Did h2 and h3 change the phonetic reality of an adjacent *e in PIE under any circumstances? Can we treat *a and ā as allophones of *e in PIE?

  • the conditioning rules would be a little complicated to account for e's sandwiched between two laryngeals, but I believe that ought to be possible for PIE-proper
    – Tristan
    Commented Apr 23, 2021 at 14:53

1 Answer 1


By definition yes. They're called the a-colouring and o-colouring laryngeals entirely because of the effect they had on adjacent *e.

Denying phonemic status to *a/ā is not universal, but it is done by the Leiden school, who analyse every *a as *h₂e and every as *eh₂. This leads to a reconstructed language with very few vowels, but there are decent reasons to do it: *a would be unusual in that doesn't participate in ablaut alternations (like *e, *o, , do), doesn't alternate with a glide (like *i/j and *u/w), and doesn't show up in suffixes or endings, and it just generally isn't needed.

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    @i's Certainly not in PIE itself, but I don't think it's unlikely they existed at some stage of some (but definitely not all) daughter languages (e.g. possibly Indo-Iranian, definitely not Greek).
    – Cairnarvon
    Commented Apr 23, 2021 at 20:53
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    @i's All we can strictly say is that the laryngeals disappeared and the coloured vowels lengthened when they were followed by them; whether these changes happened concurrently or whether the lengthening happened before the loss (obviously it can't be the case that the laryngeals were first lost and then the lengthening happened afterwards) is not reconstructable, because all daughter languages show the same result. It's not typologically unusual for that kind of change to happen in a single step, so it's usually called compensatory lengthening as a shorthand even if it's not really knowable.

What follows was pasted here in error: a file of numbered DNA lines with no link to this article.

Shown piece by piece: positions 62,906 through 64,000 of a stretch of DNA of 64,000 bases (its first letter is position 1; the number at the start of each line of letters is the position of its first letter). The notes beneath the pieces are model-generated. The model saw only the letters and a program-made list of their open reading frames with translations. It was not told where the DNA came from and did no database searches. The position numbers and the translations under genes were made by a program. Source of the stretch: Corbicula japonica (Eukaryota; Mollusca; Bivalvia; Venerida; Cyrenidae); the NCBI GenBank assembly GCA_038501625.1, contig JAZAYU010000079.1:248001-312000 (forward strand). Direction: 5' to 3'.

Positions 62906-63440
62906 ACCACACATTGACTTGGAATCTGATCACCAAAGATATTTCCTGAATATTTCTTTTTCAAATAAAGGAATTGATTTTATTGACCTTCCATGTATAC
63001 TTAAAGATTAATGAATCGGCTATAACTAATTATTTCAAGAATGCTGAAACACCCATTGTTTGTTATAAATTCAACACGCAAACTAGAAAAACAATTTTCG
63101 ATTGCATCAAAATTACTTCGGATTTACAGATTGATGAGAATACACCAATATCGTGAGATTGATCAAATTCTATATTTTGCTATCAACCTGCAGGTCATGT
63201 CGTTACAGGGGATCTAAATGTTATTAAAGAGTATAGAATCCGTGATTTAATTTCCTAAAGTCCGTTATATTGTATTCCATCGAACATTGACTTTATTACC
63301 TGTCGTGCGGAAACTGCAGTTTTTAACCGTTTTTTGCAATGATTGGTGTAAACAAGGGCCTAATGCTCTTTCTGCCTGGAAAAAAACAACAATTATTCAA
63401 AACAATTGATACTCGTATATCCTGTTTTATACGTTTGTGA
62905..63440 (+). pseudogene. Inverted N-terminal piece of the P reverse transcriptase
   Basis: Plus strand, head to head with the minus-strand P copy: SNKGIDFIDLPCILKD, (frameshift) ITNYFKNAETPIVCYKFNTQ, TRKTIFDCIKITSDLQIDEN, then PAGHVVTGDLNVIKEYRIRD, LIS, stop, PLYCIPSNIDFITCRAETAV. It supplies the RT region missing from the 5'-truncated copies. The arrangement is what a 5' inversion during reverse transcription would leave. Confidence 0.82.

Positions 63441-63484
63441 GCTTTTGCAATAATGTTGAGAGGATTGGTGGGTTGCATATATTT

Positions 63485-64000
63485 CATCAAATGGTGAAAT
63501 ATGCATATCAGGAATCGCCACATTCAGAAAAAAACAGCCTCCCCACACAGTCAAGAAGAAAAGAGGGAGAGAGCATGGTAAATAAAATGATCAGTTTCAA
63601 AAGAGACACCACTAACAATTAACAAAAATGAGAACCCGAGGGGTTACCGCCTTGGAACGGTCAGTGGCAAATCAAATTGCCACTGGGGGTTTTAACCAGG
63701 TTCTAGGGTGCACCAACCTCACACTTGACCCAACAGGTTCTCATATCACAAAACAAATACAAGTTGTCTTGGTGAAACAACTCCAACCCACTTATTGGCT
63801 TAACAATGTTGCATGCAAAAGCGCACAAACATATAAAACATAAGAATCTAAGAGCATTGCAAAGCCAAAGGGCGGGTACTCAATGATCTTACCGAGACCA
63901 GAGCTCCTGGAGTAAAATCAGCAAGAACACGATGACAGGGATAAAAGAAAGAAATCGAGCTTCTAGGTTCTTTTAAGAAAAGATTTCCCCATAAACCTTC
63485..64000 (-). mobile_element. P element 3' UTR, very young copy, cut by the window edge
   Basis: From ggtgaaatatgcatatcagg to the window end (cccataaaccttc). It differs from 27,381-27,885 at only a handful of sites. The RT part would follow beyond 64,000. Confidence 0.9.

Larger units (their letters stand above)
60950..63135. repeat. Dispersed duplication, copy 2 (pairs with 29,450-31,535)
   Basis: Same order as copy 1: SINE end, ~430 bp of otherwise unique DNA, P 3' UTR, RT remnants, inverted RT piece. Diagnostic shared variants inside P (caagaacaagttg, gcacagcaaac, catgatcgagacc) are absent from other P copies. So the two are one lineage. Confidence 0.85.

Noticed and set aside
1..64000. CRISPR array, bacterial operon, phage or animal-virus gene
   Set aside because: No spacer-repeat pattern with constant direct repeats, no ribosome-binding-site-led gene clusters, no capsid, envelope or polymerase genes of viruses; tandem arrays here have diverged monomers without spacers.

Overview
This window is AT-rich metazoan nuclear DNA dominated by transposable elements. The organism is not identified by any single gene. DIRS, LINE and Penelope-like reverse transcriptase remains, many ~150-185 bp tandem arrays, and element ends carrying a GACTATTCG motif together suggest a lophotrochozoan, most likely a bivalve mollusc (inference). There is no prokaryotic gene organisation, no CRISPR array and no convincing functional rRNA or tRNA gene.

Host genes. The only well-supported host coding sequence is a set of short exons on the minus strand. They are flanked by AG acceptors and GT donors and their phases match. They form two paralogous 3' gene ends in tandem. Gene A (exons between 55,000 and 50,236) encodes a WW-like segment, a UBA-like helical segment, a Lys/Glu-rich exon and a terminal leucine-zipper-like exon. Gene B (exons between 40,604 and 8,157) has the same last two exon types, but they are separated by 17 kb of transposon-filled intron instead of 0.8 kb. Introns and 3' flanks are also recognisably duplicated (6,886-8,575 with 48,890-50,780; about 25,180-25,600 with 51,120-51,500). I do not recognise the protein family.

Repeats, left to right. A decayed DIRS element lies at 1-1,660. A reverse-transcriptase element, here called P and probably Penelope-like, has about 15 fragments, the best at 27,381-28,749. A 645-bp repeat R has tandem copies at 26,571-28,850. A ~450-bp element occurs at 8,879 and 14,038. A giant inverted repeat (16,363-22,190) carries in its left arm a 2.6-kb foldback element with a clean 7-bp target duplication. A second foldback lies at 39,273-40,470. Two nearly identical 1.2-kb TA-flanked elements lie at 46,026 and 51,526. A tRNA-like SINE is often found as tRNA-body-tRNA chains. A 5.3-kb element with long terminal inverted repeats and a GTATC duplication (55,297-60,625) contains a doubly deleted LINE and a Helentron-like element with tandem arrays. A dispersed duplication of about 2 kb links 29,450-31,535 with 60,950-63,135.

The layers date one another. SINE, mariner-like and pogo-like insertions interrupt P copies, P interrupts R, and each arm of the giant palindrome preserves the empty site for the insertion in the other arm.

– Cairnarvon
    Commented Apr 25, 2021 at 18:17
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    @i's That's usually how it's phrased, yes, but it's understood that the lengthening could possibly have happened first. (If you type @ and then begin typing the person's name you'll get a pop-up thing you can click, at least on desktop. I'm doing it because I'm not sure if you're notified of my comment if I don't, but the person whose answer or question the comment is left on is always notified.)
    – Cairnarvon
    Commented Apr 25, 2021 at 19:12
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    @i's The colouring of the vowels happened in late PIE, so there's no difference between an original *o and an o-coloured *e, but the laryngeals themselves sometimes left evidence in daughter languages (e.g. a stop followed by a laryngeal might become aspirated, &c.), with different languages showing different outcomes. That's a very big topic, though. I'm not sure I could come up with a solid and broad answer myself, but it might be worth asking as a separate question?
    – Cairnarvon
    Commented Apr 28, 2021 at 15:19
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    @i's Insisting too hard on what is an allophone and what is a phoneme and when what became what is often unhelpful and, when you're dealing with reconstructions upon reconstructions upon reconstructions like this, unanswerable.
    – Cairnarvon
    Commented Apr 30, 2021 at 14:56

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